Clinical data demonstrates increased antigen presentation diversity is an important factor in determining response rates to checkpoint inhibitors. In addition to tumor mutational burden, increased HLA heterozygosity and HLA evolutionary diversity are non-overlapping factors which further diversify the immunopeptidome and improve clinical response to checkpoint therapies. Endoplasmic reticulum aminopeptidase 1 (ERAP1) is an enzyme that trims peptides loaded into classical and nonclassical MHC Class I molecules. Human genome-wide association studies have identified single nucleotide polymorphisms within ERAP1 that are associated with immune-related diseases, such as ankylosing spondylitis, providing human genetic validation for ERAP1's role in human disease and antigen presentation. Further, ablation of mouse ERAAP modifies the immunopeptidome, resulting in improved immunogenicity, generation of CD8+ T cell responses and tumor growth inhibition.

Grey Wolf Therapeutics have developed highly potent and selective ERAP1 inhibitors. These inhibitors demonstrate significant modulation of the cancer-related antigen repertoire across diverse ERAP1 and HLA genotypes and cancer-type backgrounds, both in vitro and in vivo. These changes in the antigen repertoire drive changes in T cell activation and response, leading to increased T cell infiltration into CT26 syngeneic tumors and T cell receptor (TCR) diversification when combined with anti-PD-1. We have identified immune related markers that are modulated following ERAP1 inhibition in syngeneic tumor models which have the potential to be used as biomarkers. Importantly, ERAP1 inhibitor induced immunopeptidome and T cell changes lead to significant tumor growth inhibition in syngeneic mouse models when combined with anti-PD-1. In parallel, we have demonstrated the ability of ERAP1 inhibitor induced novel cancer associated antigens to stimulate human CD8+ T cell responses. Extensive assessment of the potential of ERAP1 inhibitors to enhance tumor immune responses in combination with additional therapies (e.g. chemotherapy and radiotherapy), across different tumor microenvironments, is ongoing. These data provide the foundation from which we plan to explore the potential of our first-in-class ERAP1 inhibitor development candidate in the clinic.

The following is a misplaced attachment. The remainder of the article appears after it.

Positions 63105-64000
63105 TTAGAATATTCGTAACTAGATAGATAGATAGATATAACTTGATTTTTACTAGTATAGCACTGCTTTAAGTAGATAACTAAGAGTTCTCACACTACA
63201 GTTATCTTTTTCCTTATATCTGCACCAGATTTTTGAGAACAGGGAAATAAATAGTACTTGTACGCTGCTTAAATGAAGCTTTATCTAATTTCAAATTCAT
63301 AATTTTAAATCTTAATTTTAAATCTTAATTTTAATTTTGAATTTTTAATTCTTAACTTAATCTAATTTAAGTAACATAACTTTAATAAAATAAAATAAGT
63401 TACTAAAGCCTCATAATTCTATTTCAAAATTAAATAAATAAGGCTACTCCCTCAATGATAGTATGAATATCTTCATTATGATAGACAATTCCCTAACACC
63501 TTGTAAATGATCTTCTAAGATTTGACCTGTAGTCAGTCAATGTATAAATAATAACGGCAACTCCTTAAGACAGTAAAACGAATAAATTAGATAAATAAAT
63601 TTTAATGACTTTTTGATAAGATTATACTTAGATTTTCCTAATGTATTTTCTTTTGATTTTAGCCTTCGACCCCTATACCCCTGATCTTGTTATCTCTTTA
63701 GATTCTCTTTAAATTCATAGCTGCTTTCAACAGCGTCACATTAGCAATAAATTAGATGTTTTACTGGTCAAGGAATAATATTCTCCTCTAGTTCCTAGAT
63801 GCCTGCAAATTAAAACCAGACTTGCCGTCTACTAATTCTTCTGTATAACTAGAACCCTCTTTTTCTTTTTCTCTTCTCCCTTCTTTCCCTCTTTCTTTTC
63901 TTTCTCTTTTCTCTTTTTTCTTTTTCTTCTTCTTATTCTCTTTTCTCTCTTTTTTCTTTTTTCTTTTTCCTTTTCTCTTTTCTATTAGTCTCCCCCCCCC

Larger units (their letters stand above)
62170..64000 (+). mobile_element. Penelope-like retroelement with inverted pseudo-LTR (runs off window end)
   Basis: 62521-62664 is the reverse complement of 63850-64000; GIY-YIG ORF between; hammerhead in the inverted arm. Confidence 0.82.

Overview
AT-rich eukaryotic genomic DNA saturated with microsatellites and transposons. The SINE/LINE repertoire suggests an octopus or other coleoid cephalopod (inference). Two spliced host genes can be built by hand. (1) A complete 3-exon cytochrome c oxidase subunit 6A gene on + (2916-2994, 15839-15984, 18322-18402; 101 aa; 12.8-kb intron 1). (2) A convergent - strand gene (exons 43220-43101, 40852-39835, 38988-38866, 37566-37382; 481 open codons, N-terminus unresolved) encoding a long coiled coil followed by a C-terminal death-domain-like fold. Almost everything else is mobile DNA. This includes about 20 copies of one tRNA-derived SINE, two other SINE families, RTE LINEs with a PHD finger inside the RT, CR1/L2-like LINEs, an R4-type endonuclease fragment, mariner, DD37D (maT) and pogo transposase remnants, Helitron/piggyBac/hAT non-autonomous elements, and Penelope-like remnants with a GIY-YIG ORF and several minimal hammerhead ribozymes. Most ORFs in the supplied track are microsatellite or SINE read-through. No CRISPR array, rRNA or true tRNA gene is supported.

Citation Format: Andrew Leishman, Fergus Poynton, Nicola Ternette, Elisa Lori, Camila de Almeida, Henry Leonard, Emma Reeves, Edd James, Kristopher Clark, Carmen Tong, Jason Shiers, Martin Quibell, Peter Ian Joyce. First in class inhibitors of ERAP1 have the potential to be a transformative immunotherapy in oncology [abstract]. In: Proceedings of the American Association for Cancer Research Annual Meeting 2021; 2021 Apr 10-15 and May 17-21. Philadelphia (PA): AACR; Cancer Res 2021;81(13_Suppl):Abstract nr 1715.